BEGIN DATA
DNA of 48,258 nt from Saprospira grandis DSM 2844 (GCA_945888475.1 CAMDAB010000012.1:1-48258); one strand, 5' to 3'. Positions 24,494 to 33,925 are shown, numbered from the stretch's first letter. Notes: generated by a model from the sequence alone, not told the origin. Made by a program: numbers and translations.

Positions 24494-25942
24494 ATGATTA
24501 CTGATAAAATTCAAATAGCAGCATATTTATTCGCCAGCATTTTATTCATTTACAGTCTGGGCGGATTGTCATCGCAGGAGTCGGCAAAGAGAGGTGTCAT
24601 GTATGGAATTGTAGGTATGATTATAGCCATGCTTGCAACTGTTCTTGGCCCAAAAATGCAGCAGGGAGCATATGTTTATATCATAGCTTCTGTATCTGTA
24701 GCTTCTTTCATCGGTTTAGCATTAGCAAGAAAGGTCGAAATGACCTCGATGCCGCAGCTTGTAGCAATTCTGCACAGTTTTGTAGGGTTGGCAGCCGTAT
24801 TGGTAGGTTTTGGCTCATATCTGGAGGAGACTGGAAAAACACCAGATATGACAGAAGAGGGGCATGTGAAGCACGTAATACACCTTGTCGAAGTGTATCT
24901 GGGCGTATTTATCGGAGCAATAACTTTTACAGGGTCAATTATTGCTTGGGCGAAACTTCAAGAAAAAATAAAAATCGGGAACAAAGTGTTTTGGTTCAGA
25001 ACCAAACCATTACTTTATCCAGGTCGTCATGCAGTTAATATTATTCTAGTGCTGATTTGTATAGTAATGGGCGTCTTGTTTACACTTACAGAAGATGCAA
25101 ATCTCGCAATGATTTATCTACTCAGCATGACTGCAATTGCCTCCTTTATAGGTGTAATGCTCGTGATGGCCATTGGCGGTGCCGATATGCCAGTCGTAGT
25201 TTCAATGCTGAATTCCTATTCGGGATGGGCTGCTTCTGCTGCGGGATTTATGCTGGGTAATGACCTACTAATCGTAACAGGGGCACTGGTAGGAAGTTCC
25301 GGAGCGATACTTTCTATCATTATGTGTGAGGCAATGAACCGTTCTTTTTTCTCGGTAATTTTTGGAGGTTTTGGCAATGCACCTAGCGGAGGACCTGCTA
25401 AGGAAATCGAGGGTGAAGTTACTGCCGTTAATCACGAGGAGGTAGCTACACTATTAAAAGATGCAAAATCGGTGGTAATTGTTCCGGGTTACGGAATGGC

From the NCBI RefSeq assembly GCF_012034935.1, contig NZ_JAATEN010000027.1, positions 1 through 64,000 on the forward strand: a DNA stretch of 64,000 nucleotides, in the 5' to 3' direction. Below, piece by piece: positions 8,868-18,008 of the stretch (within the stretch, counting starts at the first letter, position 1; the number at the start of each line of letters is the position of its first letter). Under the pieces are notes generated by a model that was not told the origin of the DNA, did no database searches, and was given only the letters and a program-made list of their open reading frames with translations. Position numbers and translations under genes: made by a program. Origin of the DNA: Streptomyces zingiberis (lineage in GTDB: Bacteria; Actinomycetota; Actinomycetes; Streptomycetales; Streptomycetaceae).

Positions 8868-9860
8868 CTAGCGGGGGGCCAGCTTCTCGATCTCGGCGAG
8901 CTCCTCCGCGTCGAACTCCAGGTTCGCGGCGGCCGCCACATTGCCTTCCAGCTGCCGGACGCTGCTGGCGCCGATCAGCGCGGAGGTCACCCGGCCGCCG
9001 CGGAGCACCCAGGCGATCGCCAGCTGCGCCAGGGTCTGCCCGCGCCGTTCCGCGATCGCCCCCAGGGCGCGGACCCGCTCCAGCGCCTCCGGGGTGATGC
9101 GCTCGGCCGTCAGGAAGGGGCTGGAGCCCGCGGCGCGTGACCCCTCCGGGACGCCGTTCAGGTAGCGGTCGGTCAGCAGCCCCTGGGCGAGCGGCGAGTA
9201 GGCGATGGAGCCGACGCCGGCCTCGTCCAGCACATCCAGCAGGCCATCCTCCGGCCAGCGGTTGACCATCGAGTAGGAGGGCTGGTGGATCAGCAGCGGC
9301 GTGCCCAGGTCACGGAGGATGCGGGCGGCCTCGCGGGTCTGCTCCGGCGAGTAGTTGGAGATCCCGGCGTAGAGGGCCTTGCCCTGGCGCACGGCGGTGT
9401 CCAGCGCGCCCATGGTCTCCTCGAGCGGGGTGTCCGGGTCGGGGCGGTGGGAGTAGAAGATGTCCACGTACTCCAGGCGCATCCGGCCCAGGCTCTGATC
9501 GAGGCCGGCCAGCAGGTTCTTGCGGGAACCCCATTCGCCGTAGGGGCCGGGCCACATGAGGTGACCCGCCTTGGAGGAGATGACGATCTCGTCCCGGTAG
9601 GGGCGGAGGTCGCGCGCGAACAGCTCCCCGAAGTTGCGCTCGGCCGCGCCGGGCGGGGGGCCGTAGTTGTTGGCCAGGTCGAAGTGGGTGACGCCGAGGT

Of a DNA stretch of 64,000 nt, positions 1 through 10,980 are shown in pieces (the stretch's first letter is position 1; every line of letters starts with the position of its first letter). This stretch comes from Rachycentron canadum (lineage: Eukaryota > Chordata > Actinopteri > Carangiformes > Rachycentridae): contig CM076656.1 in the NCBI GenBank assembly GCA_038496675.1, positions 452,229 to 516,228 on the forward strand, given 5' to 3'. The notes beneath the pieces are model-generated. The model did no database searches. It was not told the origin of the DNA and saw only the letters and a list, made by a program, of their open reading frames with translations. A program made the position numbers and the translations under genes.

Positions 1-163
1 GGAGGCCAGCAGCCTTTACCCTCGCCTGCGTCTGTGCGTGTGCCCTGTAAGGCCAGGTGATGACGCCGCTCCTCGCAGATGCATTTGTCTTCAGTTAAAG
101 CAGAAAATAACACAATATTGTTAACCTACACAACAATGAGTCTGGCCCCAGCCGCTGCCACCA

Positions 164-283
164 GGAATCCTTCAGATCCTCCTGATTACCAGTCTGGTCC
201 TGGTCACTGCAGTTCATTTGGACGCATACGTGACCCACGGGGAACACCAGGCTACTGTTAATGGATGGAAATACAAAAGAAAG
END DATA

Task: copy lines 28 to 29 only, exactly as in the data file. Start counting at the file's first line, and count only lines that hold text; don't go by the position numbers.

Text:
101 CAGAAAATAACACAATATTGTTAACCTACACAACAATGAGTCTGGCCCCAGCCGCTGCCACCA

Positions 164-283